WHEN I met Bob Murray for the first time as the Echo’s new Sunderland writer, it turned out to be an exchange which neither of us particularly anticipated.
It’s fair to say that the chairman was a hate figure at the time with many Sunderland fans.
I had seen it first-hand, standing on the terraces of the Fulwell End as a news reporter the day the red card protest against him was held in 1995.
I had witnessed the demonstrations by fans fearful for the club’s future outside his boardroom.
And I know that so implacable was the hatred of some supporters at the time, they’ll probably go to their graves despising him.
But when I met him for the first time, he did not match the image of the embattled, self-doubting, potentially paranoid character I suspected he might be.
Bob spoke in that polite, trademark monotone whisper, but behind that voice there was a confidence, buoyancy and optimism that surprised me.
I asked him why that was.
How he could be so positive when everyone felt so negative and he said: “It’s because I know more than they do. I can see what is coming.
“I can see the fantastic new stadium that is going to be built for them, I can see the Academy we’re going to create for the club, the money that will be raised, the way the club will be reborn.
“It’s the most exciting time and there are so many big stories that you’ll be covering over the next few years Graeme that you’ll be on a national newspaper in no time.”
Then it was my turn to surprise him. I didn’t want to be on a national, I told him.
I’d just got the Argus job at the Echo – leaving in a season or two would have been a bit like the Doctor leaving after one series!
I would have felt I’d let down the tradition of those previous writers who devoted half a professional lifetime to covering Sunderland for the paper.
Most football writers evaluate their worth by the size of the games they cover and are naturally keen to cover as big as games as possible – broadcasters Guy Mowbray and former Echo columnist Tim Rich are just two examples of the brilliant seam of talent that passed through the North East on their way to the very top, both covering the World Cup in Brazil this summer.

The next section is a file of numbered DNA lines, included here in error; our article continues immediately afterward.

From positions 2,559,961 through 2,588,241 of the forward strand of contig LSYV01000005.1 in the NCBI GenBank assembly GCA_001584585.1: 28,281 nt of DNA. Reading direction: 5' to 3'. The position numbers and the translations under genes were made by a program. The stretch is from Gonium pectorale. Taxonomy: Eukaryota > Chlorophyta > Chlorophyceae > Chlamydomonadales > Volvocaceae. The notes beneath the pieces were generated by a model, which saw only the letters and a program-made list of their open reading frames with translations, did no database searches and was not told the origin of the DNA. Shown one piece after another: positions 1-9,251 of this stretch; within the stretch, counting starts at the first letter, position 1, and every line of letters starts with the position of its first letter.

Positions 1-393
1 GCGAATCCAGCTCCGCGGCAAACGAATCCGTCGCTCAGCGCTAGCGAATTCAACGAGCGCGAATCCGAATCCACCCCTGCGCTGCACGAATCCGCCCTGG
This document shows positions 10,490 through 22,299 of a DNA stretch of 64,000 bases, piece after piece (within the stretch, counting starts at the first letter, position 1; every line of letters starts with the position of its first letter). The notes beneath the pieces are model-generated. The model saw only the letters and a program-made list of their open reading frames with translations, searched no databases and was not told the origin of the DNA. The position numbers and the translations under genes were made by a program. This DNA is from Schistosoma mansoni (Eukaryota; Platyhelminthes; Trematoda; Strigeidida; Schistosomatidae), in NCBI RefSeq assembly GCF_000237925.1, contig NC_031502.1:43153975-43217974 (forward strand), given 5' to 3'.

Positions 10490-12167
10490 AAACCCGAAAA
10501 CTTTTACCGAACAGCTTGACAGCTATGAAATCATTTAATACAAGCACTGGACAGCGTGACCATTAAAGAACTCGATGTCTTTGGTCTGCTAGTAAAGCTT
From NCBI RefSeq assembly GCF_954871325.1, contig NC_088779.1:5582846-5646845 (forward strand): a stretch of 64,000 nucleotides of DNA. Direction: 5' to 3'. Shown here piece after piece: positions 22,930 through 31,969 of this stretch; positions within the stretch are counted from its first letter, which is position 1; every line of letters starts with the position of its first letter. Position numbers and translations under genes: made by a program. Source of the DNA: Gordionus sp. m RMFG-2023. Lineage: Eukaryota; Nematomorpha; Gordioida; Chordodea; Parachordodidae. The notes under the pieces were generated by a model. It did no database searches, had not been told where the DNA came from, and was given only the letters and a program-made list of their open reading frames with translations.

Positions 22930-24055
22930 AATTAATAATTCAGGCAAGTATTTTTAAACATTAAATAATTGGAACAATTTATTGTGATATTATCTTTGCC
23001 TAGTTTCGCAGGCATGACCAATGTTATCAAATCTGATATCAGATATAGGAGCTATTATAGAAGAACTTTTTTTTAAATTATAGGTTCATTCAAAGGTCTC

But I wasn’t like that.
While most football writers would have wanted to be at Liverpool v Manchester United or Arsenal v Chelsea, I would have always have preferred to be at Sunderland v Whoever – even if it was Crewe, Colchester or Cheltenham.
I’ve had chances to move onwards and “upwards” from the Echo over the years, but I never took them.
And I can honestly say I never regretted those decisions.
Chairman Bob was right about the exciting future though.
The Stadium of Light and the Academy of Light utterly transformed the image and quality of the club and they are likely to ensure that history at least remembers him more kindly than some fans will.
The only problem was that Bob was never able to generate the sort of funds that his successors, Drumaville and Ellis Short, were able to.
If I had one sadness about the way Sunderland developed in my time covering it, it was that the successful progress under Peter Reid did not dovetail with the huge investment that was to follow years later.
Twice he had Sunderland flying high at Christmas before the wheels began to fall off a small and over-heating squad of players and they subsided to seventh place by May.
Had Reid been able to spend big in those January transfer windows, it’s just possible the club might have taken the next step forwards that fans still crave today.